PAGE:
POZ Interview: The Dear Hunter

by Zack Zarrillo - Apr 8, 2013


Senior Writer Jesse Richman had the chance to catch up with Casey from The Dear Hunter at SXSW for an in-depth interview. Jesse and Casey discussed SXSW, Equal Vision Records, getting away from concept records, tours, and much more. Check it all out below!

So Casey, how are you doing?
Doing good, how are you doing? 

I’m doing alright! When did you get into town [for SXSW]?
We got in around 11:30 today. 

You’re doing a showcase this afternoon. What else are your plans while you’re here?
We’re doing a Showcase and then at like midnight or 12:30 I have an acoustic show somewhere. Then tomorrow we’re playing on the roof of a Whole Foods, I guess. That’s about it. 

Do you think you’ll have time to see other bands while you’re down here?
I’m sure I will have time, but I think I will be so overwhelmed that…
POZ: Was going to say, was there anyone you were trying to get to?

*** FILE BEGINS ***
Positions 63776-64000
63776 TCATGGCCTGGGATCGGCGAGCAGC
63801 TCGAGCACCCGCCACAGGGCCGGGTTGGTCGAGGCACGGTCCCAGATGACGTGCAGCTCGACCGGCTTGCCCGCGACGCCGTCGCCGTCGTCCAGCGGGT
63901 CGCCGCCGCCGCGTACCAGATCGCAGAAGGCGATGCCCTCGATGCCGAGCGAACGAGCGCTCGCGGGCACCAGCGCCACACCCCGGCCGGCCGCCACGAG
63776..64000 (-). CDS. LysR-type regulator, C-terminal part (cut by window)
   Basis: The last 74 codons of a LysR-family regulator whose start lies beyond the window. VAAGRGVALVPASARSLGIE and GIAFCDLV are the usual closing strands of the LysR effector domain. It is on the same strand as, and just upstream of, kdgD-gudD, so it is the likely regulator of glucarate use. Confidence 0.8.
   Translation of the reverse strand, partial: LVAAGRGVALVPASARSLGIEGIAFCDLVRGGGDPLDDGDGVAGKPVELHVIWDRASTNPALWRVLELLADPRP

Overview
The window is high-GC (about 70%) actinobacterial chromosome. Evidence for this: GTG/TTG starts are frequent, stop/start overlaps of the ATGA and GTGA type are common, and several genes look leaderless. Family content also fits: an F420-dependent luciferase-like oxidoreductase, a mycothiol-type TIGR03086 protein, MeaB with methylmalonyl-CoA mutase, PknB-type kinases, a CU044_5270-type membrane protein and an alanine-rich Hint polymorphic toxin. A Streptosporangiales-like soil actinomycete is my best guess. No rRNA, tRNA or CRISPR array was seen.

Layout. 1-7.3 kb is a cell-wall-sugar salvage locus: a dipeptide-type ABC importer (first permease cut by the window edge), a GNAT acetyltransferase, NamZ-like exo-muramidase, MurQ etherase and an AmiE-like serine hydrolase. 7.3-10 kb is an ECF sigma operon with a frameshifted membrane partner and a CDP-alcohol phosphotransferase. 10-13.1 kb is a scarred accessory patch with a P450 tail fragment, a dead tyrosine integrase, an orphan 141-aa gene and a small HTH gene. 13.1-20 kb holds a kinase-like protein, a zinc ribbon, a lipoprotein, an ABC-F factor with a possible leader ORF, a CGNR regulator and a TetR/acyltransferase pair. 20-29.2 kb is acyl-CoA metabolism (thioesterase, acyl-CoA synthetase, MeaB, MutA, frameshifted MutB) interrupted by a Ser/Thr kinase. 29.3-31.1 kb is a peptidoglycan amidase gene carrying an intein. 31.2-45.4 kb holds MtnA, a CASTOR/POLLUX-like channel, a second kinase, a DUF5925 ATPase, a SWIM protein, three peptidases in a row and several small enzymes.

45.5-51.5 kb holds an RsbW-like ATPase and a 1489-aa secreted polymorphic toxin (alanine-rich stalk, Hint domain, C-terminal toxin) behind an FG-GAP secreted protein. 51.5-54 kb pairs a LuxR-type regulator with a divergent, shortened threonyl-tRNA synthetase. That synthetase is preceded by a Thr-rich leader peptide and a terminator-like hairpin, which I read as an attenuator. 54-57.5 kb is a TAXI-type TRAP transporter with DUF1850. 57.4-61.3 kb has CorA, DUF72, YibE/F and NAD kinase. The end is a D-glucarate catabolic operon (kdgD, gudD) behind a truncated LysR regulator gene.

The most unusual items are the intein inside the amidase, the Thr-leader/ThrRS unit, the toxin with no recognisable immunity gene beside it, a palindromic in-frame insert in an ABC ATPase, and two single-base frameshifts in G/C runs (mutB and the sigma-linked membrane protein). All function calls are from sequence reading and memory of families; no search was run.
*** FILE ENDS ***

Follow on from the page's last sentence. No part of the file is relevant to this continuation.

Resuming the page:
I don’t even know who’s here. I don’t know who’s here. 

Alright. So let’s talk Equal Vision [Records]. You signed with them and then you formed your own imprint [Cave & Canary Goods]. How did that all come about? 
Well. When the contract was fulfilled with Triple Crown Records and then they found out that we were going to do The Color Spectrum…
POZ: Yeah that’s tough to get a label to sign off on, doing that many EP’s. 
Yeah. Definitely. So after that, we had in mind the perfect scenario and we set out to look for it. We talked to a few different labels.
POZ: So you approached the labels with, “We want an imprint.”  ?
Yeah. So we spoke with EVR, and they liked the idea and liked the idea of branding it that way. So after meeting with them, talking with them, explaining what the music was going to be like, it was a perfect match.